Subsidy tames petrol prices from rising to a record Sh143 per litre


Fuel attendant Michael Kibuchi at Shell Kamakis service station.  [Jonah Onyango, Standard]

Fuel prices will remain unchanged for the next one month thanks to a government subsidy. This follows a spike in the cost of crude oil in the international markets.

Had the State failed to put in place a retail price stabilisation measure, super petrol would have retailed at a record high of Sh143.48 per litre in Nairobi, according to tabulations by the Energy and Petroleum Regulatory Authority (Epra).

Diesel, used by industries and the transport sector, would have hit Sh126.28 per litre in the capital over the November-December pricing cycle.

Kerosene – a fuel largely used by the poor to light and cook – would have reached Sh115.11 per litre.

Epra yesterday said the government tapped into the Petroleum Development Levy (PDL) kitty to stabilise pump prices. This will see the three petroleum products continue retailing at the same levels as was the case over the October-November pricing cycle.

Super petrol will retail Sh129.72 per litre, which means the price will be subsidised by Sh13.76. Diesel will continue selling at Sh110.60 with users being spared Sh15.68 increase, while kerosene will retail at Sh103.54 per litre, with households that rely on the fuel saving Sh11.57.

“In the period under review, the pump prices of super petrol, diesel and kerosene remain unchanged,” Epra said in a statement yesterday.

The regulator noted that this was despite an increase in the landed costs, which is the price of petroleum products when they get to Mombasa before taxes, levies and margins for oil marketing companies are loaded.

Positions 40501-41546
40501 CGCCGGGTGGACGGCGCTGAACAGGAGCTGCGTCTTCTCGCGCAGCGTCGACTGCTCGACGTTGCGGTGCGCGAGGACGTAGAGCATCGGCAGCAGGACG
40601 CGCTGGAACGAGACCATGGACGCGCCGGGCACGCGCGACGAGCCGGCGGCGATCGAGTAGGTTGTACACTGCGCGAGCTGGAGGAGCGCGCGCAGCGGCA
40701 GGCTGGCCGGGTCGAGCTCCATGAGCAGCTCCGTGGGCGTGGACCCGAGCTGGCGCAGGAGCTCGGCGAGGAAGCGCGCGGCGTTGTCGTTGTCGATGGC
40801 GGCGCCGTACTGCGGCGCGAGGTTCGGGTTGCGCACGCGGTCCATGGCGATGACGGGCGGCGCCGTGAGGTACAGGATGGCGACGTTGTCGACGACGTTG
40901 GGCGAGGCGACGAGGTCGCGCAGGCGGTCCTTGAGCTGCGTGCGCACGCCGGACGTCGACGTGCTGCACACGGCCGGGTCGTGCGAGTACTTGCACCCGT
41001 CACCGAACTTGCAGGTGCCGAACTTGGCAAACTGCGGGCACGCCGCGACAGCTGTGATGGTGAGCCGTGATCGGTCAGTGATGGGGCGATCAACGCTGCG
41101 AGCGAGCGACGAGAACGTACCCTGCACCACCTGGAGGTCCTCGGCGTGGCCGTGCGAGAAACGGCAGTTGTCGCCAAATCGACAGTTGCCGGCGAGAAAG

“The average landed cost of imported super petrol increase 8.66 per cent… diesel increased by 11.17 per cent… while kerosene increased by 9.27 per cent,” said Epra.

“Despite the increase in the landed costs, the applicable pump prices for this cycle have been maintained as the ones for the previous cycle. The State will utilise the PDL to cushion consumers from the otherwise high prices.”

The money from the fund will compensate oil marketing companies whose margins for super petrol and diesel have been reduced to zero and Sh1.65 for kerosene from Sh12 per litre.

The PDL has been a contentious levy for the past year and a half after the Petroleum ministry increased it to Sh5.40 per litre of diesel and petrol from 40 cents.

It added to the high taxation on fuel. Through the levy, Treasury had collected Sh25.9 billion in the year to June 2021.

There were however fears that the money may have been misallocated after Sh18.1 billion was transferred to the Infrastructure Department by Treasury and another Sh2.2 billion to the Energy ministry.

Only Sh1.6 billion was disbursed to the Petroleum ministry for stabilisation of pump prices. In all, Treasury had spent Sh6.6 billion in stabilising retail prices.

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